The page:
Jasmin trompette Trumpet Vine ((O)
Liatride Blazing Star (B)
Lis de paques Easter Lily (O)
Narcisse des près Daffodils (B)
Narcissus tazette papyraceus Paperwhite (B)
Oeillet giroflée Carnation (P)
Pied d’alouette Larkspur (A)
Racine de pivoine Peony (P)
Rose trémière Hollyhock (P)
Tulipe Tulip (B)
Violette d’Usambara African Violet (O)
Violette pied d’oiseau Pansy (A)

I’ve been watching this TV ad promoting a product called Roll N Grow.  It’s a cloth-like piece of padding that you can put in pots, beds and along the edge of your driveway.  It contains 1,000 seeds and claims that when used, there is no need to do any weeding, hoeing, and all the prep work required before planting flowers.  The company’s web site is

Has anyone ever tried it?

Wednesday, May 13, 2009

Gardening: Part 1

The store flyers are out.  From fertilizers to weeding tools to garden hats, we’re reminded that it’s that time again to tend to our gardens.  Soon the nursery a few blocks from my place will be packed with green and not-so-green thumbs hauling heavy bags of soil and outdoor ornaments into the trunks of their cars.  Thanks to their zeal and creativity, neighbourhood yards will come alive with the colors of spring.


I don’t have space for a garden because I live in a condo building although there is a tiny plot of land out front where I could plant some dainty flowers to break the monotony of red brick and concrete. 

As Cicero once said, "he who has a garden and a library wants for nothing.”

Gardening and landscaping experts advise that the choice of plants and flowers must be based on the type of soil and climate of a given geographical area.  Any garden project must consider the sun’s intensity, soil conditions and the amount of rainfall.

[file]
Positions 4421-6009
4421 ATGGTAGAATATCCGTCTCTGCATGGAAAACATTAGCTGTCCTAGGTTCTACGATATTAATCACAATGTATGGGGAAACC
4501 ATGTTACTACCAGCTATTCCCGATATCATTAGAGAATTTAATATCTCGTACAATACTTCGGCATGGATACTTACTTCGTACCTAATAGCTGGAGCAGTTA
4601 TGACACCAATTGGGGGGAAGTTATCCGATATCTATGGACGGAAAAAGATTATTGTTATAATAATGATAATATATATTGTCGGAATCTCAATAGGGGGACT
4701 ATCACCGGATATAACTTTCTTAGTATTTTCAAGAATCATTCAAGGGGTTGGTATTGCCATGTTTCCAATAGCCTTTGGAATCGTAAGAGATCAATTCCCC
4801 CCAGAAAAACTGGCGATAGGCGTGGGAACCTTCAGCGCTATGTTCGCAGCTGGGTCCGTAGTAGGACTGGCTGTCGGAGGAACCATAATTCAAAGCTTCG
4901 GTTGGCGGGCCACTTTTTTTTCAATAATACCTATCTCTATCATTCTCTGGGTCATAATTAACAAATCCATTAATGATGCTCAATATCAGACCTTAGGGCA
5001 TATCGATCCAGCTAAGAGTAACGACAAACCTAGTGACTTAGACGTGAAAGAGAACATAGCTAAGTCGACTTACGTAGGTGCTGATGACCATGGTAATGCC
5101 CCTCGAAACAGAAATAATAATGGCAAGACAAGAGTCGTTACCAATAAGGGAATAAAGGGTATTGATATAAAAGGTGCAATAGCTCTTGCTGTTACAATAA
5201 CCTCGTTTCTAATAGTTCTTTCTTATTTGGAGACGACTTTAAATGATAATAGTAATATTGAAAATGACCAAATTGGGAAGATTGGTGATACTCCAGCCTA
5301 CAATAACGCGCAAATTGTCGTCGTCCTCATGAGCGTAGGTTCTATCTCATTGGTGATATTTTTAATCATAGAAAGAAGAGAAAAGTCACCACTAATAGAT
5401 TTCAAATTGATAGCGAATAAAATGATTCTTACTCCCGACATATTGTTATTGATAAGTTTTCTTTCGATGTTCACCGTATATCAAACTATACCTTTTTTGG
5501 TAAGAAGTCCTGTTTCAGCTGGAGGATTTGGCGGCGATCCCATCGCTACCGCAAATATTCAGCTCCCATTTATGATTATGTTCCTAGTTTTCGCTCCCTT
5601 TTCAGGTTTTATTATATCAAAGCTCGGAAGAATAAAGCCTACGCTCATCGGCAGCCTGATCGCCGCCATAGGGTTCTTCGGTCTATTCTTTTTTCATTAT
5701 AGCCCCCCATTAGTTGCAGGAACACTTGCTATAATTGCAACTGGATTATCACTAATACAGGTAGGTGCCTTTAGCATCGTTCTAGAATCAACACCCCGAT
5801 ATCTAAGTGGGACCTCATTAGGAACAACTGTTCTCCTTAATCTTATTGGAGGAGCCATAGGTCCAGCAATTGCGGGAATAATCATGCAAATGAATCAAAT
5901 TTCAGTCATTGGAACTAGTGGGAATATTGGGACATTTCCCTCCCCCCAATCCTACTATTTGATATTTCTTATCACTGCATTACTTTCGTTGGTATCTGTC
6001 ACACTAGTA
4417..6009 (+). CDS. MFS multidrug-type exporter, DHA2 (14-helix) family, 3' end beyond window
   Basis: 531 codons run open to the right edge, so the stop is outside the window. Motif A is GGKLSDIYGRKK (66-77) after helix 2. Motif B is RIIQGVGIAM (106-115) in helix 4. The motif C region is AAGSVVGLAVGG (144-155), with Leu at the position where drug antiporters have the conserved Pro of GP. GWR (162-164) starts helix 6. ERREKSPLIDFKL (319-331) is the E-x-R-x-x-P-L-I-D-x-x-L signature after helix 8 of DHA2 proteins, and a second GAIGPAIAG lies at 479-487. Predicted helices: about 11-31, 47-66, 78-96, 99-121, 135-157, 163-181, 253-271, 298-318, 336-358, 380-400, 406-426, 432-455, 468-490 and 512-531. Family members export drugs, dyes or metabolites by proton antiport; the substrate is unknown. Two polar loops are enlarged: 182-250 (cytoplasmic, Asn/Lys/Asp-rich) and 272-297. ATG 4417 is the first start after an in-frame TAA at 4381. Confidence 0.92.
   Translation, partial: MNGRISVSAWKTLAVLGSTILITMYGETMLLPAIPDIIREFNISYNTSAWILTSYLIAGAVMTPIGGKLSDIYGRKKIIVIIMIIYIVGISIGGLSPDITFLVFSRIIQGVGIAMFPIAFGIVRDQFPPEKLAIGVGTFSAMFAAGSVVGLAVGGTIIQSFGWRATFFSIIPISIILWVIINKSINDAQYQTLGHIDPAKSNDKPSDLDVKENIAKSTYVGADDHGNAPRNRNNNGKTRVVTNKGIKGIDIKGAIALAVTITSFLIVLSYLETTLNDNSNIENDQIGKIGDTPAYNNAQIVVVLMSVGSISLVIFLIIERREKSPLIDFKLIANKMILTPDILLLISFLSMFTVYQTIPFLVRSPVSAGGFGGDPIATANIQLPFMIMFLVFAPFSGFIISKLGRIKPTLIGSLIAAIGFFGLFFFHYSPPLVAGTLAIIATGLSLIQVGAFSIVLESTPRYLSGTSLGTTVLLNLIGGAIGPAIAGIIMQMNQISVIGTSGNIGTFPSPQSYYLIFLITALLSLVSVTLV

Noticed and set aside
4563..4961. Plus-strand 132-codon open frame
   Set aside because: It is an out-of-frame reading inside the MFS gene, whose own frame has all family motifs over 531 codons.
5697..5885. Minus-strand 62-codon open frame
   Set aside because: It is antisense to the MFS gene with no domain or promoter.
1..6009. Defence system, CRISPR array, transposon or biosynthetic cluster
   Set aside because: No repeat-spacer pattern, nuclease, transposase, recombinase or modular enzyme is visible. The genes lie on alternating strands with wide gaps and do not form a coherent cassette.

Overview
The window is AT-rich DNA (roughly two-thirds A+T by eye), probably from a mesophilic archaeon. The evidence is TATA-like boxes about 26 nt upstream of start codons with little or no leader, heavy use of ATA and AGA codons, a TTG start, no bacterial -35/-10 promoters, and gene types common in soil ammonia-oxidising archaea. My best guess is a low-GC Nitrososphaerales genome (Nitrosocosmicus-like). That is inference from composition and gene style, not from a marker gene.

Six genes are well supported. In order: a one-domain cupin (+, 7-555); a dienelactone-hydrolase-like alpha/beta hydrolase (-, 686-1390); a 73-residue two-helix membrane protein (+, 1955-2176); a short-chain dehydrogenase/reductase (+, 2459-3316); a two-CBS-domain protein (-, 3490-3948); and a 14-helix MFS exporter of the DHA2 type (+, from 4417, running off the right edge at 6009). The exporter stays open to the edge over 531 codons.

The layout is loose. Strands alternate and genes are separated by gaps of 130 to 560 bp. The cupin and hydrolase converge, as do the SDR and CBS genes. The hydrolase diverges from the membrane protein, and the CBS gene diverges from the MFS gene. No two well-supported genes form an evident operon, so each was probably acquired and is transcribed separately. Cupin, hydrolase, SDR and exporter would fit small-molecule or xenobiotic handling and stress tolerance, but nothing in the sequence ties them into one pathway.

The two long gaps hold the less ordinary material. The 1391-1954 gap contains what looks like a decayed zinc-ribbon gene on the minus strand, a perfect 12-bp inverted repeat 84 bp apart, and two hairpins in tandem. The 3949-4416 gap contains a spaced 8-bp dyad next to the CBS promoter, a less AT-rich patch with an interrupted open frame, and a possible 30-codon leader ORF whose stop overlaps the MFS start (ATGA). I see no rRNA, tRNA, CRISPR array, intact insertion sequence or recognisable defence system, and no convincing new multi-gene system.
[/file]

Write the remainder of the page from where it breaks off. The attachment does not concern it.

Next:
This week, let’s build a French-English gardening lexicon:

For starters, decor items and fertilizers!



pierre décorative decorative stone
galet doré pea pebble
pierre de rivière river stone
argile broyée brick chips
paillis rouge red mulch
paillis noir black mulch
paillis de cèdre cedar mulch
ecaille de cacao cocoa shell mulch
semence à gazon grass seed
terre noire black earth
fumier de mouton sheep manure
engrais verdissant pour pelouse green-up lawn fertilizer
grazonneur turf starter
terreau de tourbe avec fumier manured peat loam
gazon supplément de croissance turf growth supplement
pâturage fertilisé fertilized pasture
carreaux de parterre lawn tile
mélanges de gramineés à gazon lawn/turf grass mixture
teneur d’un engrais fertilizer grade
distributeur d’engrais fertilizer spreader


Tip:  It is safe to mow your lawn after the fertilizer you have applied has been rained on or watered.